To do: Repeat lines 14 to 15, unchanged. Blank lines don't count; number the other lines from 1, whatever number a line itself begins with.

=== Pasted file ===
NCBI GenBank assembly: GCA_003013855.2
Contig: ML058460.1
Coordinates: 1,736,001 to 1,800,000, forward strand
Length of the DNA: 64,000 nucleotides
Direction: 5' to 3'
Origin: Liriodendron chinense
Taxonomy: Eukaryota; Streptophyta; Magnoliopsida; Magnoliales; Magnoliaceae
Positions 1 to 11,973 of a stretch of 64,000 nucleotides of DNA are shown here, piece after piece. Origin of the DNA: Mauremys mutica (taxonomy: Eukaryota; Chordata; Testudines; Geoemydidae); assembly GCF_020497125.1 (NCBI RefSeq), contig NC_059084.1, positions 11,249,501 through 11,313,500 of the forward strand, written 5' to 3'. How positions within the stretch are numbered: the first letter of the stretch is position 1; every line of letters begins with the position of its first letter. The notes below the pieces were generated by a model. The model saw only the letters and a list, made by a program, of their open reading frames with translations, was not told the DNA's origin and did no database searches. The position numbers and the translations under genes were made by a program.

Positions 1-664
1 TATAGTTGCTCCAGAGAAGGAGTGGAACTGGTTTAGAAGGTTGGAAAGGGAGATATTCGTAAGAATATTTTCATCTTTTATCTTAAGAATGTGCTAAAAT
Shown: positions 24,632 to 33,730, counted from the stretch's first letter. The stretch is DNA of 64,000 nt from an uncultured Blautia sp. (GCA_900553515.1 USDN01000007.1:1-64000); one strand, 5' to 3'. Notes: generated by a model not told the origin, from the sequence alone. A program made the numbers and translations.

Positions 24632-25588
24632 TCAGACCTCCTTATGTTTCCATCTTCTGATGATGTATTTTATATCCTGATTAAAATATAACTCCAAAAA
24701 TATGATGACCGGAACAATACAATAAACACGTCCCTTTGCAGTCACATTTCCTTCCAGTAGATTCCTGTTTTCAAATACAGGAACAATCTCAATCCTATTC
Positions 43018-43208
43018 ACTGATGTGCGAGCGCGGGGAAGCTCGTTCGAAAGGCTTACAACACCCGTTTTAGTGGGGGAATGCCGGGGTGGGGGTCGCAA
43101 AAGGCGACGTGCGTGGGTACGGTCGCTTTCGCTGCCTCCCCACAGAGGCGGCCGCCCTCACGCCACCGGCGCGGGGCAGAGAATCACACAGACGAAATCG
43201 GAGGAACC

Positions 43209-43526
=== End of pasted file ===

24701 TATGATGACCGGAACAATACAATAAACACGTCCCTTTGCAGTCACATTTCCTTCCAGTAGATTCCTGTTTTCAAATACAGGAACAATCTCAATCCTATTC
Positions 43018-43208